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Table of Contents > Conditions > Sexually Transmitted Diseases
Sexually Transmitted Diseases
Also Listed As:  STDs
Signs and Symptoms
What Causes It?
Who's Most At Risk?
What to Expect at Your Provider's Office
Treatment Options
Drug Therapies
Complementary and Alternative Therapies
Prognosis/Possible Complications
Following Up
Supporting Research

Sexually transmitted diseases (STDs) are infectious diseases that are spread through sexual contact. STDs are among the most common infectious diseases in the world today. There are over 20 types, affecting more than 13 million men and women in the United States alone each year, and the incidence is on the rise. Some of the most common STDs include chlamydial infection, genital herpes, genital warts, gonorrhea, HIV (human immunodeficiency virus, the microorganism that causes AIDS), and syphilis.

Signs and Symptoms

STDs often occur without symptoms, particularly in women. However, STDs may be accompanied by the following signs and symptoms:

  • Itching
  • Discharge
  • Pustules (pus-containing blisters)
  • Genital lesions including ulcers, blisters, rashes, and warts; ulcers may be painful
  • Abdominal pain
  • Rectal infection and inflammation of the rectum
  • Fever
  • Muscle pain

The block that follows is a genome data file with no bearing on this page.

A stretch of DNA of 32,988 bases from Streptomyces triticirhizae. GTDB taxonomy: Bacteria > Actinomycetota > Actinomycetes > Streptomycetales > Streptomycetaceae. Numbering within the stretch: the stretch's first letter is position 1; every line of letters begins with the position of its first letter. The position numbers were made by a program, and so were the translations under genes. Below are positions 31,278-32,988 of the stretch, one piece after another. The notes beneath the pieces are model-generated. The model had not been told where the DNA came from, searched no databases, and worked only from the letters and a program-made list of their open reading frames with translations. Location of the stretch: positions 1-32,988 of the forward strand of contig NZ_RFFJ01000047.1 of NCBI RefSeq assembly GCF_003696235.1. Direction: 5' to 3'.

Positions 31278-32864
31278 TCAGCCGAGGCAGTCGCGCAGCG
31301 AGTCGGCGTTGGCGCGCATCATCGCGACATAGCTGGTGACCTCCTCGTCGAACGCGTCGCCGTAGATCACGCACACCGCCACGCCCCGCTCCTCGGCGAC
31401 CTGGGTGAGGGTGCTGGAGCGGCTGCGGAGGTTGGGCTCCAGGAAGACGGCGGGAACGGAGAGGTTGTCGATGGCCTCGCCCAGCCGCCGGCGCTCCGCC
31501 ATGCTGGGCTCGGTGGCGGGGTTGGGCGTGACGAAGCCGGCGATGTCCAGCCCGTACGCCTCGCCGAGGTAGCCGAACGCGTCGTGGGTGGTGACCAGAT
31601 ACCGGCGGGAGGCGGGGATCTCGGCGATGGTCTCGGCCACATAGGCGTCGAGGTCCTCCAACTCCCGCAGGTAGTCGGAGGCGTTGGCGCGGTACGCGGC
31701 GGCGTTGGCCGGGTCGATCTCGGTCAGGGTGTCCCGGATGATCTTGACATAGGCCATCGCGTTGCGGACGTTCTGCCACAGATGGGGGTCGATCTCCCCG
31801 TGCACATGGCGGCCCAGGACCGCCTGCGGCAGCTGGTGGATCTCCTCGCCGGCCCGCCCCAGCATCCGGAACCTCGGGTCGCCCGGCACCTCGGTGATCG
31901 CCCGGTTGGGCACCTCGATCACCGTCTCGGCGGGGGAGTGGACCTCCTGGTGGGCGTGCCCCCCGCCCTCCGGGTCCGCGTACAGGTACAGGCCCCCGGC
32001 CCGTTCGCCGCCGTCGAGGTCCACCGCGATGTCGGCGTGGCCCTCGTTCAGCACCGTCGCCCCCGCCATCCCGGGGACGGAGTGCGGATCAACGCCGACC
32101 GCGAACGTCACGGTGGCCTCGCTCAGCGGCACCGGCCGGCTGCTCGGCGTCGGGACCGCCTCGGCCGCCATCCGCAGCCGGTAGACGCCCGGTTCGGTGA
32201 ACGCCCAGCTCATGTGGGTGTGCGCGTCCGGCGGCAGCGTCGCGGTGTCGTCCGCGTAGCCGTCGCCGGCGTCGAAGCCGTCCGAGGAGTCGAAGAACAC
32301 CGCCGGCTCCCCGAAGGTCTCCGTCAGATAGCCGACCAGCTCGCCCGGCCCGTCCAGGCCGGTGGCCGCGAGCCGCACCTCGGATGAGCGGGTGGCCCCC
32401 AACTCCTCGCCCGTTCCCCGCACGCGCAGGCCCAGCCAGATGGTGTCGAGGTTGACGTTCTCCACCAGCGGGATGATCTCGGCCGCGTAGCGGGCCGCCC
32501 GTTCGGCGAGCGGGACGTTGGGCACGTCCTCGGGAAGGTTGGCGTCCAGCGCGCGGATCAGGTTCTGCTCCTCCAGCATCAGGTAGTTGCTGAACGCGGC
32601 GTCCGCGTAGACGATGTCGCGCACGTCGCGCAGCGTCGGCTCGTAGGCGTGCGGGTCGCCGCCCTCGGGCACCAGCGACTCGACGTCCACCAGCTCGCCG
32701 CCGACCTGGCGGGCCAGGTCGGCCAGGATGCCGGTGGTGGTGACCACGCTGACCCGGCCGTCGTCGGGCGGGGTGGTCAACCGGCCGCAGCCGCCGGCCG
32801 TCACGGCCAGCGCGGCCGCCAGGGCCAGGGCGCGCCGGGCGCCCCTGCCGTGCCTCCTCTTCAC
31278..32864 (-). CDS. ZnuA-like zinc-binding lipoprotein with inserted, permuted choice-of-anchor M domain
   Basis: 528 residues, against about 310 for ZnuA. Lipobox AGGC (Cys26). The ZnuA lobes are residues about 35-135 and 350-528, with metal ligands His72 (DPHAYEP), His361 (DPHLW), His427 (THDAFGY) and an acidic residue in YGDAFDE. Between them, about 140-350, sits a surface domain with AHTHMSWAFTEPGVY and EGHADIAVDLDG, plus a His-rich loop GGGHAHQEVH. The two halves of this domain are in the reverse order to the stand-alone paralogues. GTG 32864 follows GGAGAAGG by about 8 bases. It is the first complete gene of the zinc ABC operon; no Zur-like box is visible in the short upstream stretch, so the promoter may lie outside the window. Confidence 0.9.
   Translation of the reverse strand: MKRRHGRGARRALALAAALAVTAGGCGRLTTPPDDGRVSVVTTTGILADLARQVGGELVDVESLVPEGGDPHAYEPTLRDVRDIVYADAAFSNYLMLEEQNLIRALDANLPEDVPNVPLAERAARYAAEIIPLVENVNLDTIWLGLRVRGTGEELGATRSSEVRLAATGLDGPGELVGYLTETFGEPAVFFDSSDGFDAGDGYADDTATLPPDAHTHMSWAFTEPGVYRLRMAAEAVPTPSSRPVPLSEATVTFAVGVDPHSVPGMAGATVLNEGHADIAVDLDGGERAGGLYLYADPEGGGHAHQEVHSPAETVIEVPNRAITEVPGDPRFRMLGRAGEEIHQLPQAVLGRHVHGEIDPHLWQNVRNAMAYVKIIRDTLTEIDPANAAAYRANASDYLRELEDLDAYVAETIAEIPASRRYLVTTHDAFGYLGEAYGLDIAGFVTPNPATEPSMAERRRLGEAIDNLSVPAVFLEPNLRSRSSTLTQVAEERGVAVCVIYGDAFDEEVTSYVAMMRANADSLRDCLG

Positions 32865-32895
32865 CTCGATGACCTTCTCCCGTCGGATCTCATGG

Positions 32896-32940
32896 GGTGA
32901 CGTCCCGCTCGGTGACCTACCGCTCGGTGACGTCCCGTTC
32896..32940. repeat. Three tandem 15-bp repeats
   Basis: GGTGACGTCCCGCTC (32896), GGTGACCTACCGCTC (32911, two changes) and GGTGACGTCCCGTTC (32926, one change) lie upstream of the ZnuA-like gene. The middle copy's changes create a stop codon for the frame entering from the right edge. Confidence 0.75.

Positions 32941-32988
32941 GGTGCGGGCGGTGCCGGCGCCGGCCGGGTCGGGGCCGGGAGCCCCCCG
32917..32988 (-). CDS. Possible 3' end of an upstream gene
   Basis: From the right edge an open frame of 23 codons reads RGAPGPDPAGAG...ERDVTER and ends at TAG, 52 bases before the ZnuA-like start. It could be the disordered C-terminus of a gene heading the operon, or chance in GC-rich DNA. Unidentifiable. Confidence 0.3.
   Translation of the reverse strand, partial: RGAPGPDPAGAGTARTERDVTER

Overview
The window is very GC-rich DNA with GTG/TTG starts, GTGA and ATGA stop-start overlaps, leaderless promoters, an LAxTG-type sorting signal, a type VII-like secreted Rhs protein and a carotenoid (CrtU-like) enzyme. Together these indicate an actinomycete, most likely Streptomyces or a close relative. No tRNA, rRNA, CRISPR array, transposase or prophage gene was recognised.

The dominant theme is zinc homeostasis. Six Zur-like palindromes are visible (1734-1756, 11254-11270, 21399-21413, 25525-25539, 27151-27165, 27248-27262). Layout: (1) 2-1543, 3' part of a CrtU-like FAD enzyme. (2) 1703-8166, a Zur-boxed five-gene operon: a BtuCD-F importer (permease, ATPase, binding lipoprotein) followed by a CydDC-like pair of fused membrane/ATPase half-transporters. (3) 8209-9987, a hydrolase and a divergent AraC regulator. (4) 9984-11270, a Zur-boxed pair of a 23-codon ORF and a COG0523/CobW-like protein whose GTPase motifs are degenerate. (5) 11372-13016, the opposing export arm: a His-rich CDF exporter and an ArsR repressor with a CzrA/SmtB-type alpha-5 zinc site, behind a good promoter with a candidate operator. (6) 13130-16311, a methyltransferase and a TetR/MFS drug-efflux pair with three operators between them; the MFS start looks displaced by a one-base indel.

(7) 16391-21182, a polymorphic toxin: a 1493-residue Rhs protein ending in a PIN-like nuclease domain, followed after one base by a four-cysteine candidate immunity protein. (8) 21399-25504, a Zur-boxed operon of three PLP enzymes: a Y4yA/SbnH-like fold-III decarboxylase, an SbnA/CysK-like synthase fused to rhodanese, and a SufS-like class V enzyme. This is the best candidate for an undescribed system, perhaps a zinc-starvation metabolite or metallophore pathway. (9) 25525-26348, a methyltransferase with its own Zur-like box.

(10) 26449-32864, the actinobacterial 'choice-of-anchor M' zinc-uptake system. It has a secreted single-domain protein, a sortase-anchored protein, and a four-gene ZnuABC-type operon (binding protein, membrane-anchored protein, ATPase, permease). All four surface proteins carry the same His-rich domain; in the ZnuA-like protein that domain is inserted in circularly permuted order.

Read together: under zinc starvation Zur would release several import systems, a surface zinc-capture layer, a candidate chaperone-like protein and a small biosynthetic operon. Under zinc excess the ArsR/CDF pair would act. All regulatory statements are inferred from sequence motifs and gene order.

• Painful urination
  • Swollen lymph glands in the groin

What Causes It?

STDs are caused by microbial agents and spread primarily (but not exclusively) through sexual contact. Some STDs can also be passed from a mother to her baby during delivery and through breastfeeding while infected. Others may be passed by sharing infected needles. Some of the most common STDs and the microorganisms that cause them are listed below.

  • AIDS—human immunodeficiency virus (HIV)
  • Chlamydial infection—Chlamydia trachomatis
  • Genital herpes—herpes simplex virus (HSV)
  • Genital warts—human papillomavirus (HPV)
  • Gonorrhea—Neisseria gonorrhoeae
  • Syphilis—Treponema pallidum

In addition, there are certain infections classified as STDs that may be sexually transmitted but often are not. Candidal (yeast) infections and Gardnerella (an organism that frequently lives in the vagina) are examples that may cause vaginal inflammation.

Who's Most At Risk?

People with the following conditions or characteristics are at risk for developing STDs.

  • Having a sexual partner with an STD; again, in many cases, an STD may be present without symptoms
  • Having many sexual partners, or a partner who has many sexual partners
  • Having sex without the use of condoms or other protective devices
  • Having one STD increases the likelihood of contracting another
  • Adolescents are at highest risk for acquiring an STD for the first time
  • Living under stress from poverty, poor nutrition, or poor or absent healthcare
  • Practicing anal intercourse increases risk for HIV, gonorrhea, and syphilis
  • Having a weakened immune system
  • Using intravenous drugs
  • Using spermicidal foams and jellies does not protect against STDs and may, in some cases, even promote contraction of certain STDs, including HIV

What to Expect at Your Provider's Office

Your healthcare provider will do an examination and check for physical signs. Blood tests and other diagnostic procedures including cultures from the genitalia can reveal the microbial agent responsible for the STD and allow the provider to select the right therapy.

Treatment Options

There are many ways in which people at risk can reduce the likelihood of contracting or spreading STDs:

  • Have a mutually monogamous sexual relationship with an uninfected partner